As expected, Butte County officials cut some red tape yesterday, making it easier to break ground near a stream.
Arguing that duplicative paperwork and added costs are hindering progress, the Board of Supervisors Tuesday moved ahead with plans that would scrub some regulations aimed at protecting waterways from commercial development.
Supervisor Bill Connelley said the current rules are onerous.
“They shouldn’t be held up, in many cases, just cause of a little rivulet, a little tiny thing, not something that causes flooding or has fish in it or, you know holds wildlife or something like that.” Connelley said.
County officials instead propose allowing development to proceed without a hearing. The board was told adequate protections would remain. Developers would still need a biological assessment, a type of report. Projects would still have to comply with other rules and the county zoning administrator, rather than the Planning Commission, would have the final say.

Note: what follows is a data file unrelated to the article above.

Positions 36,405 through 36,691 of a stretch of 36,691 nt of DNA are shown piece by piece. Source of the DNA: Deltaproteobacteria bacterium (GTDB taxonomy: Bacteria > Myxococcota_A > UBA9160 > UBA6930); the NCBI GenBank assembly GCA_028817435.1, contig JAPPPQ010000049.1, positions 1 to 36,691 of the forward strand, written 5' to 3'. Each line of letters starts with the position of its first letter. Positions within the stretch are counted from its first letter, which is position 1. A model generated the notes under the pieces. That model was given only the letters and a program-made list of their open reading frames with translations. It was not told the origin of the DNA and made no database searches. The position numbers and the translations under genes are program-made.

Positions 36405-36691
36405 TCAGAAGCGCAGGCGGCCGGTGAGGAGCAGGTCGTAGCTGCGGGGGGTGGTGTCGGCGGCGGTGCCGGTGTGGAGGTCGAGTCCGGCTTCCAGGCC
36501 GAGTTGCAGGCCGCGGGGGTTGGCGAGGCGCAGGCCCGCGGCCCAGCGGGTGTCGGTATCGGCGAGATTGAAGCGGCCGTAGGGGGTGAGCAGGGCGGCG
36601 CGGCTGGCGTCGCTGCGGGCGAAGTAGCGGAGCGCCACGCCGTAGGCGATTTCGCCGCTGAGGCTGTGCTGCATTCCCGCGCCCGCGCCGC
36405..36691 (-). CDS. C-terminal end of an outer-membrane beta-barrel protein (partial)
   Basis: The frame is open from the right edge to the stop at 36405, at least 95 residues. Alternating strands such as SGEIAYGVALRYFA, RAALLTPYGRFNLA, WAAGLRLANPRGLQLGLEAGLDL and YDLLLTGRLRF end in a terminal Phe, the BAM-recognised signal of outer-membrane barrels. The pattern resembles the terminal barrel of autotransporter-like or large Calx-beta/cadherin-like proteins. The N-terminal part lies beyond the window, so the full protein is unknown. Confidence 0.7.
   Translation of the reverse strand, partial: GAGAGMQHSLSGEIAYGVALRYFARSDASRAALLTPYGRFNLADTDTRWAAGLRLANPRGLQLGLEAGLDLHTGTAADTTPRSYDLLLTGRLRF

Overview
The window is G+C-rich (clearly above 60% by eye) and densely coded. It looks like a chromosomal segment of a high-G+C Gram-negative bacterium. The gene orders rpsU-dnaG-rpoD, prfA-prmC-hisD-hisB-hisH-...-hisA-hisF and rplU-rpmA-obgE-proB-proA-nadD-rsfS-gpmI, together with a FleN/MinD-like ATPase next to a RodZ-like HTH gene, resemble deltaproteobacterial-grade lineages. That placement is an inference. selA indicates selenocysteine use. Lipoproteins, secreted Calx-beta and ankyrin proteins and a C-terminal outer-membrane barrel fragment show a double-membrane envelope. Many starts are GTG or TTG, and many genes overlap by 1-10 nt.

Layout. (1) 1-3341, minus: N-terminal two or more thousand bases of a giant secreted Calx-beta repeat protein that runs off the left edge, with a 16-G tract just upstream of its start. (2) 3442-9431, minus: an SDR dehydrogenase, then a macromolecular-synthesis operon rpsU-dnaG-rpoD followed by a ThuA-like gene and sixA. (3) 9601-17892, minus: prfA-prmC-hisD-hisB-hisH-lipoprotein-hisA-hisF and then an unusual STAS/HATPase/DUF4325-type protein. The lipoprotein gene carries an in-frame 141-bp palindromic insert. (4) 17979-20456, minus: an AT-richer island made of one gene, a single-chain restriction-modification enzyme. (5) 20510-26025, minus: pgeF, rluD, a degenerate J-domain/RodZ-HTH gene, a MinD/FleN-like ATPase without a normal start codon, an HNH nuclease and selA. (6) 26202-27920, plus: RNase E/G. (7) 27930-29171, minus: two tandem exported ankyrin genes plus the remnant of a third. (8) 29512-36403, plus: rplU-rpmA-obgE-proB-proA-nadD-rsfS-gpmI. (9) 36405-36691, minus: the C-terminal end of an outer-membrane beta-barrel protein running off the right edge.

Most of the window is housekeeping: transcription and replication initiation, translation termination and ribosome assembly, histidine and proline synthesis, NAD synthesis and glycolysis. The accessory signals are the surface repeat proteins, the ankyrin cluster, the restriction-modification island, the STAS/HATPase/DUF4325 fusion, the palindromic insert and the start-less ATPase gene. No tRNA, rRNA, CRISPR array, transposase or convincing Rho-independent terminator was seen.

“That’s where we want our growth to go, that’s where it’s going to develop. These things are eventually going to be in culverts in the future.” he said.
Staffers will finalize replacement rules, which will return for another vote.
In other action, the board approved a 2.89 percent salary increase for itself—in line with a wage increase given to county judges. The board also heard from Pacific Gas & Electric Company about the utility’s fire safety plans. The company said it would become more aggressive in trimming trees back from powerlines, especially in the foothills, and will also remove damaged, diseased or leaning trees that may pose a safety hazard. PG&E executives told the board they delay work where property owners object, at least for now.